Agricultural ecologist and ethnobotanist Gary Paul Nabhan, considered the father of the local food movement and a pioneer of the heirloom seed-saving movement, has authored more than 30 books. His two most recent books, reviewed here, were published in September. Nabhan, the Kellogg Endowed Chair at the University of Arizona’s Southwest Center, lives in Patagonia.
Food from the Radical Center: Healing our Land and Communities, Gary Paul Nabhan. Island Press. $28
Feed thy neighbor. Although ours is an increasingly fractious society, improving the lives of others is a concept everyone can get behind regardless of politics, faith, or viewpoint. Gary Nabhan identifies the place where consensus exists as the Radical Center, the fertile ground where community members put aside their differences to share the work of restoring the biocultural landscape and the nation’s ability to produce nourishing food. This is an insightful narrative by a life-long conservationist who understands that conservation works best from the ground up; when communities make decisions that support — rather than hamstring — local stakeholders and share the work to heal the land, everyone thrives. Each chapter begins with a question that invites the visualization of an ideal scenario — the flutter of hummingbirds at nectar-rich plants, the ambrosial flavor of an heirloom date, fish leaping in a restored water hole — and goes on to explain how these ideals were achieved by restoring the soil, replenishing water, creating environments that reinvigorate near-extinct species like bison and sturgeon, and bringing back heritage plants and grains. Local readers will especially enjoy Nabhan’s shout-out to Tucson, detailing how grassroots efforts of Tucsonans, from seed libraries to rainwater harvesting and beyond, led to the Old Pueblo’s designation as a UNESCO World City of Gastronomy. — Helene Woodhams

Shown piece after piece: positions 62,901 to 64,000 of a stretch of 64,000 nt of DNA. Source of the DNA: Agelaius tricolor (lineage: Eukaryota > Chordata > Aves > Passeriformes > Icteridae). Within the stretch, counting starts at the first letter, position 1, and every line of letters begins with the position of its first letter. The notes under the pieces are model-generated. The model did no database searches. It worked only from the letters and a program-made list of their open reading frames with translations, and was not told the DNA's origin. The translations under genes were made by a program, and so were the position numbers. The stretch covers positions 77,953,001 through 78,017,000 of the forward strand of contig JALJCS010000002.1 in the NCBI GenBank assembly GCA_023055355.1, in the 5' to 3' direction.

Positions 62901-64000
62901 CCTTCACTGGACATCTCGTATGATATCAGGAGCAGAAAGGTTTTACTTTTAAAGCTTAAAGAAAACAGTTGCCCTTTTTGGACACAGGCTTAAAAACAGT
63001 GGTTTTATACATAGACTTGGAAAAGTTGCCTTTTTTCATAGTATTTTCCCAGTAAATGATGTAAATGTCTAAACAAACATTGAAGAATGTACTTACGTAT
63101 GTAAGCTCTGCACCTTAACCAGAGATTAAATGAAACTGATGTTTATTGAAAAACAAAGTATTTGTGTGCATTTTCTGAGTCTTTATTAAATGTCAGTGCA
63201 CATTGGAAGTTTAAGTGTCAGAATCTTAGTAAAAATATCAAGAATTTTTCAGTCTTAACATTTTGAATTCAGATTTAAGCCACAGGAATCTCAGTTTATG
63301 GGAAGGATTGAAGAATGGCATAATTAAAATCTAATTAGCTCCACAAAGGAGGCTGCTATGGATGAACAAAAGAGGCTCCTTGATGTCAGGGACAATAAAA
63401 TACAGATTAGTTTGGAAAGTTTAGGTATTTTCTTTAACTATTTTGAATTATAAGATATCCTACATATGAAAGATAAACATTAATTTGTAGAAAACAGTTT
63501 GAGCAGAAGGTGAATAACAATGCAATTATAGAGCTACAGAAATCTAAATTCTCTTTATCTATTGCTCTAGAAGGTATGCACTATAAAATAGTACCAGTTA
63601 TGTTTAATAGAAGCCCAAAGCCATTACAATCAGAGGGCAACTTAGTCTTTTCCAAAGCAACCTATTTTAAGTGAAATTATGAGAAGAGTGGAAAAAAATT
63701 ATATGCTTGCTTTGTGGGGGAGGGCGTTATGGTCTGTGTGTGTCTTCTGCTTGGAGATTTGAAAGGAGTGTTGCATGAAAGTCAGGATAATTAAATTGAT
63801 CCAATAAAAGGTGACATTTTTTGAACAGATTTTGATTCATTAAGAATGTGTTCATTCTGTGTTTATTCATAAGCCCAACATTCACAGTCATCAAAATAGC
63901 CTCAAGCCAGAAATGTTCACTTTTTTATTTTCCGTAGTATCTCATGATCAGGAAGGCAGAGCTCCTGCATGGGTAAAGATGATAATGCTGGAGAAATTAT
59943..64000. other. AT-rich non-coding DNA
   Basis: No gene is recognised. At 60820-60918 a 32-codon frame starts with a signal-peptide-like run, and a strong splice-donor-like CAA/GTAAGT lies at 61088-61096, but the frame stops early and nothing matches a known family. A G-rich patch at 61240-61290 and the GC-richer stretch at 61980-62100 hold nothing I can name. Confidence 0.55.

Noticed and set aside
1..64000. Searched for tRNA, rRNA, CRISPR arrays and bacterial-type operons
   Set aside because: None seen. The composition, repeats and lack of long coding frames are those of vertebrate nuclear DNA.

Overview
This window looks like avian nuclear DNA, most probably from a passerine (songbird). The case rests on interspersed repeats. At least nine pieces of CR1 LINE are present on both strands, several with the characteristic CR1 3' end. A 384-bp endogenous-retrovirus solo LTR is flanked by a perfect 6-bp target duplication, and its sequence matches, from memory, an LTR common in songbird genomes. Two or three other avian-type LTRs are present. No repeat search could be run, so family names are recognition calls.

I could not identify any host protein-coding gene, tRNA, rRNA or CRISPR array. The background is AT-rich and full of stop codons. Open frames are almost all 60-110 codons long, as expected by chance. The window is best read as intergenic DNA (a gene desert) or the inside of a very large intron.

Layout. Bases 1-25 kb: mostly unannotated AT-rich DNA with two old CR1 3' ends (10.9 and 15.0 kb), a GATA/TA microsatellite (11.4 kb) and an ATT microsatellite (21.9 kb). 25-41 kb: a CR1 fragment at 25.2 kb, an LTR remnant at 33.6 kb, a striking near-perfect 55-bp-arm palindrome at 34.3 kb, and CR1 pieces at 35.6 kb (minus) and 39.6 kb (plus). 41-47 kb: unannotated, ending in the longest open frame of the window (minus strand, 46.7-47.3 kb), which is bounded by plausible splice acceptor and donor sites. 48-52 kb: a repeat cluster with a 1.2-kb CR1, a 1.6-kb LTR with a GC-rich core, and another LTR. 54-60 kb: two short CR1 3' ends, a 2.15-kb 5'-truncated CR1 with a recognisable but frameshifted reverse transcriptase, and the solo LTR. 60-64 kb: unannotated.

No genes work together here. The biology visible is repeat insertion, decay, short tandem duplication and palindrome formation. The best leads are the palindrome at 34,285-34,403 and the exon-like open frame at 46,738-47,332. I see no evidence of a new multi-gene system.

Mesquite: An Arboreal Love Affair, Gary Paul Nabhan. Chelsea Green Publishing. $22.50 hardcover, $15.03 Kindle
Consider the lowly mesquite tree. Not mighty like the oak nor majestic like the redwood, the spindly mesquite was long considered good for nothing — not for food, not for shade, just a ‘devil with roots … scabbing cows and spooking horses.’ They were chopped down, bulldozed, and got no respect. But that was then — these days awareness is growing of the importance of prosopis velutina to arid landscapes and desert people, and with this enlightening and highly readable book, Gary Nabhan is leading the charge. Culturally and ecologically, the mesquite is a keystone species, unmatched in its ability to provide nourishment, nitrogen, and habitat, and Nabhan explains the science behind this botanical wonder with the enthusiasm of a true believer. Really, he’s such a fan of the mesquite that he’d like nothing better than to metamorphize into one, and his gradual transformation— complete with roots and bark — is a theme he periodically revisits throughout the lively narrative. The result is a blend of scholarship, ethnobotany and rollicking humor, rounded out with some mesquite recipes you won’t want to miss. After all, if you’re coming home to eat in the desert, mesquite is definitely on the menu. — Helene Woodhams
Blacklisted!: Hollywood, the Cold War, and the First Amendment, Larry Dane Brimner. Calkins Creek, an Imprint of Highlights. $17.95, $9.99 Kindle